Popular pub and folk singing stalwart MacKenzie dies at 61
Rod MacKenzie, one of Bermudas most popular pub singers in the 1970s, has died in Florida at the age of 61.
A regular performer at Bermuda Folk Club, the Englishman might be best remembered for his nightly appearances at the Robin Hood where he built a strong fan base.
He also played at a number of other bars on the Island and returned to Bermuda on several occasions.
The Folk Club will hold a concert in his memory in February.
Mr MacKenzie moved to North Conway in New Hampshire and for more than a decade alternated between the two countries.
He was brought up in the north east of England, near the Guisborough Road, about which he often sang.
According to close friend, Bob Bradbury, He never quite lost the accent and it added to a voice that was immensely rich, powerful and unique.
Having first trained as a chemical engineer, Mr MacKenzie opted instead for a life in music.
In the mid-1970s he answered an advert in the British musical magazine Melody Maker, for two lively folk singers wanted in Bermuda.
This led to a contract at the Robin Hood and later to a similar gig in North Conway.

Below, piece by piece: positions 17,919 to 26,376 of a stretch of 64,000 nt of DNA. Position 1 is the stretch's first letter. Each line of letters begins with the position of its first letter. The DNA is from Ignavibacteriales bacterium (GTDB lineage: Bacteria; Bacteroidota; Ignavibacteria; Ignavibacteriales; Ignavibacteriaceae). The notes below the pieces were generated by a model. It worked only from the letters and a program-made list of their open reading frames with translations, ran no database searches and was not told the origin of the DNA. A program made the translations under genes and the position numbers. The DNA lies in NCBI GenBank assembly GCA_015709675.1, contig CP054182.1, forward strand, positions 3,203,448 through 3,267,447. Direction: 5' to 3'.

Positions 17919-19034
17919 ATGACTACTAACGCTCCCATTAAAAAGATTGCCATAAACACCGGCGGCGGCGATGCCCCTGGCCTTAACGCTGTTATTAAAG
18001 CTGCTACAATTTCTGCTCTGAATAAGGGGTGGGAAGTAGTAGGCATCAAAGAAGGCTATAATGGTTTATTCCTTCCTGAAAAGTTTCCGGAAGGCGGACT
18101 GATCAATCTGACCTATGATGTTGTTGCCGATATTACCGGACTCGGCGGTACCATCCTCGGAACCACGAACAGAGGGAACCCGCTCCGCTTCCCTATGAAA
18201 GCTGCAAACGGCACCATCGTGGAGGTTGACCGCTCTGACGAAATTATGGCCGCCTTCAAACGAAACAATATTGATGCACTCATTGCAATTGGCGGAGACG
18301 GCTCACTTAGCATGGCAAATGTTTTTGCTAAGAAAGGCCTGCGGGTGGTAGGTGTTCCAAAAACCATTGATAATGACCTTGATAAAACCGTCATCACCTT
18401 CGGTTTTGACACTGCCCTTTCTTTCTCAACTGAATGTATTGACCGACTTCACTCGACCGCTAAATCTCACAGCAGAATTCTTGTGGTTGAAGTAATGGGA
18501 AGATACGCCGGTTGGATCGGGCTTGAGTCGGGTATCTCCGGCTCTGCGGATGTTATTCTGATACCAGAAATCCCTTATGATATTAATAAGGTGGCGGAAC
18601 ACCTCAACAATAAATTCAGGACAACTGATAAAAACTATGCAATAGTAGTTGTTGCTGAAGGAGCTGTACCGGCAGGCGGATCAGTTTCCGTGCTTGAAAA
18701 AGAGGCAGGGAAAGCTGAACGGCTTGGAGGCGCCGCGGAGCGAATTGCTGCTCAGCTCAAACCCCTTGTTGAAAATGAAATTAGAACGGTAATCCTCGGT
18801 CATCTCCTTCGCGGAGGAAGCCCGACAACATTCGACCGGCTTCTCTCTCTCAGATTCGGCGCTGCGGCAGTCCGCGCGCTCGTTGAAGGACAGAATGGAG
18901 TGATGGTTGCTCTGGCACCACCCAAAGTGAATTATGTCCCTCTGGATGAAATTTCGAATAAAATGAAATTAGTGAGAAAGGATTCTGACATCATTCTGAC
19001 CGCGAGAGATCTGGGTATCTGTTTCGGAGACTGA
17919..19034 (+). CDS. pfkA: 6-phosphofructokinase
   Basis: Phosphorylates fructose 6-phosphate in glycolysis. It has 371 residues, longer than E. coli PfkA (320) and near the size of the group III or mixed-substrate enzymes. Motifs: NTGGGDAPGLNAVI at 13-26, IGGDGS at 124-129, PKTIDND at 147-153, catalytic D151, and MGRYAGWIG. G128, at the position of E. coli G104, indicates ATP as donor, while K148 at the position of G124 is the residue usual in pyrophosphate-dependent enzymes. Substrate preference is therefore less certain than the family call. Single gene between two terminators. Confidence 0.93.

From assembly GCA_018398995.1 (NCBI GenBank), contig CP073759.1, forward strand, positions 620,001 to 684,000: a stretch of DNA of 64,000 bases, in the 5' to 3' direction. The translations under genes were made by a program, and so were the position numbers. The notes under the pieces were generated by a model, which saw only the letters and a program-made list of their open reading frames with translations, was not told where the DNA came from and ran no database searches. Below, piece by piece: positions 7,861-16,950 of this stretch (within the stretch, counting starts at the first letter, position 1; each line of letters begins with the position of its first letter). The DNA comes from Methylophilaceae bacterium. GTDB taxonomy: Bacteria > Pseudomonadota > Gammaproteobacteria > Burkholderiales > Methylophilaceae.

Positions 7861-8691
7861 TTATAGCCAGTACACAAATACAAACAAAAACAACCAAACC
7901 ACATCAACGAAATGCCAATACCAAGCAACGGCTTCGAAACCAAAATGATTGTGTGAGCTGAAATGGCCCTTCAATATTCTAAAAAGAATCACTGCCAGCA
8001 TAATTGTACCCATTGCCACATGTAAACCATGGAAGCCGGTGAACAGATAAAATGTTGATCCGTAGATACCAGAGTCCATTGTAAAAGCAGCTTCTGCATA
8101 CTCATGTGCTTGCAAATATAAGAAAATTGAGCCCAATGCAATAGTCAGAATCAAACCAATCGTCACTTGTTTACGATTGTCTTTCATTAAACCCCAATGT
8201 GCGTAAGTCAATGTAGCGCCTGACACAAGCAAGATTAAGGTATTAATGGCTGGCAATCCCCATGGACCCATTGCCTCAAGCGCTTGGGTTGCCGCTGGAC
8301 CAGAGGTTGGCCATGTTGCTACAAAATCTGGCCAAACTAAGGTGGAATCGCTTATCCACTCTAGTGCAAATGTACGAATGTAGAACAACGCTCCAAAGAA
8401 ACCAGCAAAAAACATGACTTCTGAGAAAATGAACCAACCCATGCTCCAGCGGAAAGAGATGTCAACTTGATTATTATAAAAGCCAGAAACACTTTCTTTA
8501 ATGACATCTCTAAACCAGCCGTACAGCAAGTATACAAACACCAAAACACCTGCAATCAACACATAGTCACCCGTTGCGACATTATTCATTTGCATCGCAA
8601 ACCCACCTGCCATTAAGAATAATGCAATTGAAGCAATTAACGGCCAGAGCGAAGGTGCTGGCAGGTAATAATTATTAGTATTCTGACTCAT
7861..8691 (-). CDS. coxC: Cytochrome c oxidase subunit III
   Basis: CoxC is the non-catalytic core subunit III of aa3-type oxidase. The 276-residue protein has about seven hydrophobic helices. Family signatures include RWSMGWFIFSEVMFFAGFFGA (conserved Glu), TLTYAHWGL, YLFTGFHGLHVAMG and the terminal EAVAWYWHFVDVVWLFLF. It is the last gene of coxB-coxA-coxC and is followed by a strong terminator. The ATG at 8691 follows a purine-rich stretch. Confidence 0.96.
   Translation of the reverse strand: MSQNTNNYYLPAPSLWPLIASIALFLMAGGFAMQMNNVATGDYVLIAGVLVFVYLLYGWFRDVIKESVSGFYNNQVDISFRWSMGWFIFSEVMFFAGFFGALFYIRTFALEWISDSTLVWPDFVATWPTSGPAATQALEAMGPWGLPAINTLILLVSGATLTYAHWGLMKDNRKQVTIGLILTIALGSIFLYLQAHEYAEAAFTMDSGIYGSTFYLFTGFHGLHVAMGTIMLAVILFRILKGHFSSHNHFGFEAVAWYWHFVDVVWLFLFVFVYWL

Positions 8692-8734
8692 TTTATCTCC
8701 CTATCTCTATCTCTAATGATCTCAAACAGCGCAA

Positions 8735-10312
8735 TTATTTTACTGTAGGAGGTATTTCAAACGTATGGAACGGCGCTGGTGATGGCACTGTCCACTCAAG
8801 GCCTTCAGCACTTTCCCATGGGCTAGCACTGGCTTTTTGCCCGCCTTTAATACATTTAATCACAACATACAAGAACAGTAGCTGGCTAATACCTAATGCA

Mr Bradbury recalled that in those early days in Bermuda Mr MacKenzie teamed up with fellow folk singers Peter Lewis, a health inspector, and Peter (Chalky) White, an ex-pat policeman, to form the MacKenzie, Lewis, White Band.
Both Mr Lewis and Mr White passed away several years ago. Mr MacKenzie and friends set up a music scholarship fund in their honour which continues to benefit the Kennet High School in North Conway.
An annual concert has taken place there since 1987 to help add to the fund.
Mr Bradbury remembered: He had a quick-witted response to anything you could throw at him and always had a new joke to share.
Most of all though, he could hold any audiences attention with that wonderful voice.
His music encompassed many genres and included some self-penned songs as well as covers. In the early days, his trademark was a 12-string Ovation guitar with chorus pedal, but later he changed to a six-string because it makes me work harder.
Mr MacKenzie moved to Marco Island in Florida a few years back where he continued to entertain, while also performing in New Hampshire and Bermuda when the opportunities arose.
His cancer was diagnosed only a month or so before he died.
He leaves a brother, sister and a daughter.
Joaquin edges closer to Bermuda
Damaged low-cost homes set to be torn down
Poll: Island one of world’s happiest nations
Tributes pour in for popular doctor
Bus crash driver denies being impaired
PLP’s silence is deafening
America’s Cup set to boost marine industry
Think a march will get you work? Think again
Philip’s article on Belco strike ‘flawed’
Take Our Poll